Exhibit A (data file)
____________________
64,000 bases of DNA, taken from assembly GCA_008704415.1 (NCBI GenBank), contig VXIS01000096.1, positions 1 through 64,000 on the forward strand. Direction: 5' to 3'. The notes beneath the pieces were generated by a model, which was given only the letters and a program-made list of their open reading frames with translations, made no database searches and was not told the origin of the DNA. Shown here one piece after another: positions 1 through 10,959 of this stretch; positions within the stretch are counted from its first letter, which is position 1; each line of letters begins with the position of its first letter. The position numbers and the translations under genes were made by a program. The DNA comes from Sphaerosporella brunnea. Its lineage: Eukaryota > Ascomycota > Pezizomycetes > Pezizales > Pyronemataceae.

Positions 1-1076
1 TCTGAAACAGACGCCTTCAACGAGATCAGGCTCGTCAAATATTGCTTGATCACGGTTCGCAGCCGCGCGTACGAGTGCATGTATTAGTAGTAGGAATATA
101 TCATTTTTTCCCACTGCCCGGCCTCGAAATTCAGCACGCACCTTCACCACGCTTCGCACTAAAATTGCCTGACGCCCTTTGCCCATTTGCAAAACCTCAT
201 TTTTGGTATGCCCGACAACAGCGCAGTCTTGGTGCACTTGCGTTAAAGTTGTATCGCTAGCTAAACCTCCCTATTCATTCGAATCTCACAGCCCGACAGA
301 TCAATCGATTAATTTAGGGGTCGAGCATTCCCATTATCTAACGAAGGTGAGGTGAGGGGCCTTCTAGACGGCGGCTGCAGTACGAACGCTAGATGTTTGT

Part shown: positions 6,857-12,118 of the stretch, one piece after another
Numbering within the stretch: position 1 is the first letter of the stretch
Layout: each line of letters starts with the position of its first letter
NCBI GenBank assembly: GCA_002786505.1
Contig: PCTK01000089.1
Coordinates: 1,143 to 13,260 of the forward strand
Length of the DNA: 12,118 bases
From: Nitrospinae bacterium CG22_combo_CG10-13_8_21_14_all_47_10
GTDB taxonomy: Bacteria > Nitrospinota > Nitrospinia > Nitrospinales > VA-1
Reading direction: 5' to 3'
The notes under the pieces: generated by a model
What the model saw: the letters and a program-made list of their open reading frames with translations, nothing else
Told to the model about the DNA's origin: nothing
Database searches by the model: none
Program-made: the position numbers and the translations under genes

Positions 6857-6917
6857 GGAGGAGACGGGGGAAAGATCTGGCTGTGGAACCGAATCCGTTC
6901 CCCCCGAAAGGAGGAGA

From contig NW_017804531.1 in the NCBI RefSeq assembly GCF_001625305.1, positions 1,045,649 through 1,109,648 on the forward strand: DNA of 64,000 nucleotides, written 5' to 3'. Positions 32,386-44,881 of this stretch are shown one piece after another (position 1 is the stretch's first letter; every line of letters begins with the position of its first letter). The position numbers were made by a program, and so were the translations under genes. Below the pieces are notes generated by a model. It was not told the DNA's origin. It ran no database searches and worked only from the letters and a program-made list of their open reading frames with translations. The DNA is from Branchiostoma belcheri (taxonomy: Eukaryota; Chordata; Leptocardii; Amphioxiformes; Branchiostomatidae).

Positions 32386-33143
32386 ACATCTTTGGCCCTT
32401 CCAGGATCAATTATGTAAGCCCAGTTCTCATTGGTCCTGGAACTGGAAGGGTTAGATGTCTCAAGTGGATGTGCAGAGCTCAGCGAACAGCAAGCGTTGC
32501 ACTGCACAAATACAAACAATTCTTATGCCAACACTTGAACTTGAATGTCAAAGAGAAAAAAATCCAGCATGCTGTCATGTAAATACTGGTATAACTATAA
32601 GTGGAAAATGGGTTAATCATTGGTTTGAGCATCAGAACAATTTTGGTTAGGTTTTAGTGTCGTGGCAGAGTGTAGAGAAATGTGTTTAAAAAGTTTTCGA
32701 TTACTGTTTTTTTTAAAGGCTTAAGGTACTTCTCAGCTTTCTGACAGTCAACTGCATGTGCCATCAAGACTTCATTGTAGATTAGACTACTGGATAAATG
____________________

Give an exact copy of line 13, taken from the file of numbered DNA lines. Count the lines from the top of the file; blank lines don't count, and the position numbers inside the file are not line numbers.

Length of the DNA: 12,118 bases